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N.C. group wants to take D-Day survivors to Virginia memorial for 70th anniversary

The National D-Day Memorial at Bedford, Va.

CARY, N.C. — During the Battle of Normandy, the U.S. Army sent young Pfc. Jim Sansom ashore at Omaha Beach not in a tank, but in an ambulance. His only weapons were basic medical supplies.

It was D-plus-5, five days after the initial invasion of June 6, 1944, when Sansom and other medics with the 110th Infantry Regiment, part of the 28th Infantry Division, drove up the blood-stained beach in the wake of what remains one of the largest amphibious military assaults in history. Just days before, more than 150,000 troops – delivered by more than 5,000 ships and 13,000 aircraft – had poured onto 50 miles of beaches in Normandy to try to wrest control of France from German forces in World War II.

This year, a local group wants to add a new memory to what local veterans recall about their service during World War II: a trip to the National D-Day Memorial in Bedford, Va., for the 70th anniversary commemoration of the Battle of Normandy.

“It’s never too late to say ‘Thank you,’ ” said Sunny Johnson, who with a handful of others is trying to raise money and find Triangle-area veterans and “guardians” to make the trip. Johnson, Laura Cash and Ryan Combs all worked on the Triangle Flights of Honor that took more than 800 World War II vets to see their memorial in Washington from 2009 to 2012.

Like those trips, the journey to Bedford – including the chartered bus trip, meals and a night in a hotel – would be to free to veterans. The group will arrange for medical personnel and other helpers but would like for each veteran to be accompanied by his or her own guardian, who would pay their own way.

“We’d like that to be a family member, someone who could share that memory with the veteran,” Johnson said.

The group will need about $30,000 to take about 100 veterans and their guardians.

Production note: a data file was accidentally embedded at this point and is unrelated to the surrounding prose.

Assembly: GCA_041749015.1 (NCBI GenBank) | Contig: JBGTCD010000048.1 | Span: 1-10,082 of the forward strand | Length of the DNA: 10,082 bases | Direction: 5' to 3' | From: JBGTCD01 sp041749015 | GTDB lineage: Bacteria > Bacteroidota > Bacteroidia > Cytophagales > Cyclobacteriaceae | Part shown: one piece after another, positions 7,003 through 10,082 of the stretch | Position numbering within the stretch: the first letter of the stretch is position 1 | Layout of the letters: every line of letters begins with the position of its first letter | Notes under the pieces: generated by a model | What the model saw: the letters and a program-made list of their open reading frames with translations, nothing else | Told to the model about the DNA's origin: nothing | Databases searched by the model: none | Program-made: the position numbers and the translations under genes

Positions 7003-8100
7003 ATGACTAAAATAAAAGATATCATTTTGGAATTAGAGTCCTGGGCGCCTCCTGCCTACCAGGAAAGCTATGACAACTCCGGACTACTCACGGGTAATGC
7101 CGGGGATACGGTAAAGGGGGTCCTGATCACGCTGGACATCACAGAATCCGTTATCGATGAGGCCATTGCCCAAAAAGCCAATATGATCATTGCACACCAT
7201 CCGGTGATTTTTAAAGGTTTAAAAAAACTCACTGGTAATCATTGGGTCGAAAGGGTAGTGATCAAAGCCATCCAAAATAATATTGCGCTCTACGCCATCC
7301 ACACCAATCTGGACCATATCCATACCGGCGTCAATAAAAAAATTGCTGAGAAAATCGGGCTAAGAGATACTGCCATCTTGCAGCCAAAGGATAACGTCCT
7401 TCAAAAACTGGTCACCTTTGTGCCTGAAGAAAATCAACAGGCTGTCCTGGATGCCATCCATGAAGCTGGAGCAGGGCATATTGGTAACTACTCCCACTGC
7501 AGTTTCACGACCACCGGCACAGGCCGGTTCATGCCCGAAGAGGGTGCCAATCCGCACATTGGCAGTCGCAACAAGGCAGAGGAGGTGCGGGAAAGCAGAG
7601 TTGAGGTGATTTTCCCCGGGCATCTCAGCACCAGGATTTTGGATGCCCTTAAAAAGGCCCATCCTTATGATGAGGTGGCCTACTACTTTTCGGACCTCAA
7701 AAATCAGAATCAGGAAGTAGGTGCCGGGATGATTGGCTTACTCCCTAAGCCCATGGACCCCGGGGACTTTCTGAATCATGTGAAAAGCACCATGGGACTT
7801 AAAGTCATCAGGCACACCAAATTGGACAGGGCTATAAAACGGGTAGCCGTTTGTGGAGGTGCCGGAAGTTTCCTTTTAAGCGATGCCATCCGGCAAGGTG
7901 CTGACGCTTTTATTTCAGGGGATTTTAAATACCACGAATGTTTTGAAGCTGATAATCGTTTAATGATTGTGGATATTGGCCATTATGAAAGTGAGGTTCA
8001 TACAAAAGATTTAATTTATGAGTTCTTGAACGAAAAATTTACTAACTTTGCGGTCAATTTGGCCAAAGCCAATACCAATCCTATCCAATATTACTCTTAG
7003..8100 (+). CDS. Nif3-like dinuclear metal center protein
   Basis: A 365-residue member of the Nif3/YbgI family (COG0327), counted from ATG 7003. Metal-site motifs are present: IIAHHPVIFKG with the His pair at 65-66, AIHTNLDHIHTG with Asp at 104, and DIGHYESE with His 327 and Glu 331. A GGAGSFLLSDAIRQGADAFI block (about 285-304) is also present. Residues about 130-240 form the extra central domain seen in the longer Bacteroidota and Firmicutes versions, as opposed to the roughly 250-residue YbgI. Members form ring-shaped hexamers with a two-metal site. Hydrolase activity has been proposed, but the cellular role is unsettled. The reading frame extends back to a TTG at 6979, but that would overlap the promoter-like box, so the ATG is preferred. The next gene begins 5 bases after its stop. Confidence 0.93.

While all veterans can apply for the trip through the group’s website, www.operationomaha.org, if the project doesn’t raise enough money to take everybody who asks to go, Johnson said preference will be given to those who served in the June 6, 1944, assault or came ashore at Normandy in the first 30 days afterward.

No one knows how many veterans of the campaign survive. Of the more than 16 million U.S. troops who served in World War II, fewer than 1.7 million remain, and they’re in their late 80s and 90s. The Department of Veterans Affairs estimates that about 29,000 World War II veterans are living in North Carolina.

Others from around the state are expected to make the trip to Bedford, where the D-Day memorial opened on June 6, 2001.

April Cheek-Messier, president of the memorial foundation’s board of directors, said she expects 8,000 to 10,000 visitors for the 70th anniversary weekend events, which will include recognition of all veterans in attendance, a military flyover, a jump by the Golden Knights parachute team, oral history stations where veterans can record their stories, a reunion tent where they can sign up and connect with others who served in their units, and a bus parade through the town of Bedford where the streets will be lined with people who appreciate the value of military service.

Connections to battle

Most of the people of Bedford still have a connection to the Battle of Normandy, Cheek-Messier said. Many of the town’s young men served in the same infantry unit during the war, and 30 or so were sent to Normandy. Nineteen died on the first day of the assault, and four more, including two from different infantry companies, were killed later in the campaign. In proportion to the town’s 1944 population of about 3,200, Bedord’s loss in the Normandy invasion is thought to be the highest per capita in the nation.